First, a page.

Liberalism's bad roads
California is known for its car culture. But it turns out those wheels are rolling over some of the worst roads in the nation. A recent study ranked California 49th out of the 50 states for the quality of its pavement. New Jersey came in last. But California has the distinction of having the nation's worst roads in urban areas.What is really happening is that liberal states like California and New Jersey are spending the gas tax money on other priorities. That is what liberals do. Liberals are already shorting national security spending while piling up huge deficits on Democrat boondoggles and wasteful rationed health care plans. They are shortchanging basic maintenance to pay for liberalism's priorities.
For example, there's a brutal stretch of I-10 east of Los Angeles. From high up in the cab of the truck the pavement looks like a patchwork quilt of asphalt and concrete. Every seam of every repair job can be felt in the cab. And so can every crack and pothole that repair crews have yet to touch. The trailers Park hauls clatter and clang over the crevices and bumps.
"When you hit a pothole enough times," explains Park, "it jars the front end, then the front end gets out of line, then the tires start wearing funny and then you start cracking the frame. Eventually, it just tears up equipment."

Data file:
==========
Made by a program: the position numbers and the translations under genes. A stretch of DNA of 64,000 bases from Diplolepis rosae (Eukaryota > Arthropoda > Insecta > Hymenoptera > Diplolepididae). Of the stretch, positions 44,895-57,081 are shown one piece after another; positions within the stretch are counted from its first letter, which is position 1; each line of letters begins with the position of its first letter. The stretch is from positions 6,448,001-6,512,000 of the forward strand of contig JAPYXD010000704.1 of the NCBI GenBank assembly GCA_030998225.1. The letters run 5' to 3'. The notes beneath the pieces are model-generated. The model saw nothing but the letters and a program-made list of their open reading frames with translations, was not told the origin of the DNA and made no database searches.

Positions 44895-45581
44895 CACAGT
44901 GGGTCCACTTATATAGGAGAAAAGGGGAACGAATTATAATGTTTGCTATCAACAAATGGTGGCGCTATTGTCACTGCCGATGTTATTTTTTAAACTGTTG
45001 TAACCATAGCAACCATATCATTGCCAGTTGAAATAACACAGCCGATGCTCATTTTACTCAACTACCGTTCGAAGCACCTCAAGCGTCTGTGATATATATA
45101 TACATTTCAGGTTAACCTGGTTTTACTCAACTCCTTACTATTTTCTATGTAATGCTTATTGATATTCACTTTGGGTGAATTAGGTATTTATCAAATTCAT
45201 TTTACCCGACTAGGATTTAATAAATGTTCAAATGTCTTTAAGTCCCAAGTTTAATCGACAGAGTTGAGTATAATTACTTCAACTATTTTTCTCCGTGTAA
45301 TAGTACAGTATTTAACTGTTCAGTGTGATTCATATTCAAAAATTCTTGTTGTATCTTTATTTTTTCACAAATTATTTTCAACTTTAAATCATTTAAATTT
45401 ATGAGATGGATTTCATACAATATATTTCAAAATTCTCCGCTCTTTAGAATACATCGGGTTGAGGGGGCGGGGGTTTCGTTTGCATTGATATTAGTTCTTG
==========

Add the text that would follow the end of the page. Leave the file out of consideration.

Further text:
Truck drivers aren't the only ones who dodge the impacts of rough roads. In San Francisco more than 60 percent of the streets are in poor condition. You think that's bad in a car? Try it on a bike.
TRIP also calculated just how much bad roads cost individual motorists in additional maintenance. The national average is $335 a year. But "motorists in the Los Angeles urban area are paying the greatest additional vehicle operating costs of $746 per year."
One reason for the deterioration of the nation's roads is that vehicle traffic has gone up 36 percent since 1990. States can't come up with the money to deal with the stress that puts on the pavement. California, for example, is projecting a deficit in the next year and a half of more than $20 billion. But many states are strapped for cash. And if it weren't for the federal stimulus money, says Moretti, they might find their roads in even worse shape.